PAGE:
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### Age of the universe

The age of the universe is 13.75 ± 0.11 billion years (433.6 x 1015 seconds in SI units, or 13.75 Gigayears) within the Lambda-CDM concordance model. This is however only the estimated time since the Big Bang. It is not known if something existed before the singularity that we call Big Bang, nor if time is linear, since the expansion estimated by Hubble's law assumed a linear expansion, and later work indicates there may have been variations. The estimated changes in expansion are calculated to be both positive and negative, so Hubble and later estimates broadly agree.

The uncertainty range for the age of the universe has been obtained by the agreement of a number of scientific research projects. These projects included microwave background radiation measurements by Wilkinson Microwave Anisotropy Probe and other probes, and more ways to measure the expansion of the universe. Background radiation measurements give the cooling time of the universe since the Big Bang. Expansion of the universe measurements give accurate data to calculate the age of the universe.

## Explanation

The Lambda-CDM concordance model describes the evolution of the universe from a very uniform, hot, dense primordial state to its present state over a span of about 13.75 billion years of cosmological time. This model is well understood theoretically and strongly supported by recent high-precision astronomical observations such as WMAP. In contrast, theories of the origin of the primordial state remain very speculative. If one extrapolates the Lambda-CDM model backward from the earliest well-understood state, it quickly (within a small fraction of a second) reaches a singularity called the "Big Bang singularity." This singularity is not considered to have any physical significance, but it is convenient to quote times measured "since the Big Bang" even though they do not correspond to a physically measurable time. For example, "10−6 second after the Big Bang" is a well-defined era in the universe's evolution. In one sense it would be more meaningful to refer to the same era as "13.7 billion years minus 10−6 seconds ago," but this is unworkable since the latter time interval is swamped by uncertainty in the former.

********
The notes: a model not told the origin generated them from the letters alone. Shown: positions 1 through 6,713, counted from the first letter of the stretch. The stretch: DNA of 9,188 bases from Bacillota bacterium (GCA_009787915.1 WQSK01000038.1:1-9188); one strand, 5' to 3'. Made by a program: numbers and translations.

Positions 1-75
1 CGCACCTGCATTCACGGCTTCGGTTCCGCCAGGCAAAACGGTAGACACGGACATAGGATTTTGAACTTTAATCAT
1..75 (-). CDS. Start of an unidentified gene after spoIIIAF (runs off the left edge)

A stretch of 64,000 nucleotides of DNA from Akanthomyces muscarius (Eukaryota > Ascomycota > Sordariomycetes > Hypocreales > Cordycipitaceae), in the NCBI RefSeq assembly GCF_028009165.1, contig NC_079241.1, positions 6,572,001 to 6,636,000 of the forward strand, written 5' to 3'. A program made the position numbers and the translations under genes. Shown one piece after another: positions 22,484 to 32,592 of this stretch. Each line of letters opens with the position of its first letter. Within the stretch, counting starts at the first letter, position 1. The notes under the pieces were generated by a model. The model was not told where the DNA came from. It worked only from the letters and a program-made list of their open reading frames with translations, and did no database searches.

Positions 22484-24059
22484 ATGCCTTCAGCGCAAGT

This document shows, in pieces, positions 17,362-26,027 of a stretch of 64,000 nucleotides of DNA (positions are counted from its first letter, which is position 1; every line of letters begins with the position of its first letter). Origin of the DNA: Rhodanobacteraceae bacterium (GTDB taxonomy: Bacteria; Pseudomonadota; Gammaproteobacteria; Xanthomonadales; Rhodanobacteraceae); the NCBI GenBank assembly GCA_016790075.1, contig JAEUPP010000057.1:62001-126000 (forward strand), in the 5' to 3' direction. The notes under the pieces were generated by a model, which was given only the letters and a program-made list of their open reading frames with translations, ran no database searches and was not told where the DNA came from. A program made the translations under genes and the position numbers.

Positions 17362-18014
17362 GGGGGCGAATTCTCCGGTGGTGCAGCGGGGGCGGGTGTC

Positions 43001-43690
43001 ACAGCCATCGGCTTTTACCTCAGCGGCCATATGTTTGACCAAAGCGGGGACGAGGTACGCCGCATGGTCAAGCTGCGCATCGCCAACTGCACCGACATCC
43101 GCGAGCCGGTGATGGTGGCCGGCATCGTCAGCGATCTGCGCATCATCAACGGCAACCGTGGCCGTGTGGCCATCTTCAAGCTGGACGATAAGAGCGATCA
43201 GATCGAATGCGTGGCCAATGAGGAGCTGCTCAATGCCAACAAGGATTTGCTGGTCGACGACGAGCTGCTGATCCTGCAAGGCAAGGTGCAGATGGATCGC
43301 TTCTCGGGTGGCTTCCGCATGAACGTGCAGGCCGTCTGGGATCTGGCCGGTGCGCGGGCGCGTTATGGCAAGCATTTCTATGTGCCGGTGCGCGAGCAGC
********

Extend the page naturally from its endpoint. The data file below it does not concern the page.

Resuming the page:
Though the universe might in theory have a longer history, the International Astronomical Union presently use "age of the universe" to mean the duration of the Lambda-CDM expansion, or equivalently the elapsed time since the Big Bang in the current observable universe.

## Observational limits

Since the universe must be at least as old as the oldest thing in it, there are a number of observations which put a lower limit on the age of the universe; these include the temperature of the coolest white dwarfs, which gradually cool as they age, and the dimmest turnoff point of main sequence stars in clusters (lower-mass stars spend a greater amount of time on the main sequence, so the lowest-mass stars that have evolved off of the main sequence set a minimum age). On 23 April 2009 a gamma-ray burst was detected which was later confirmed to be over 13 billion years old.

## Cosmological parameters

The age of the universe can be determined by measuring the Hubble constant today and extrapolating back in time with the observed value of density parameters (Ω). Before the discovery of dark energy, it was believed that the universe was matter-dominated, and so Ω on this graph corresponds to Ωm. Note that the accelerating universe has the greatest age, while the Big Crunch universe has the smallest age.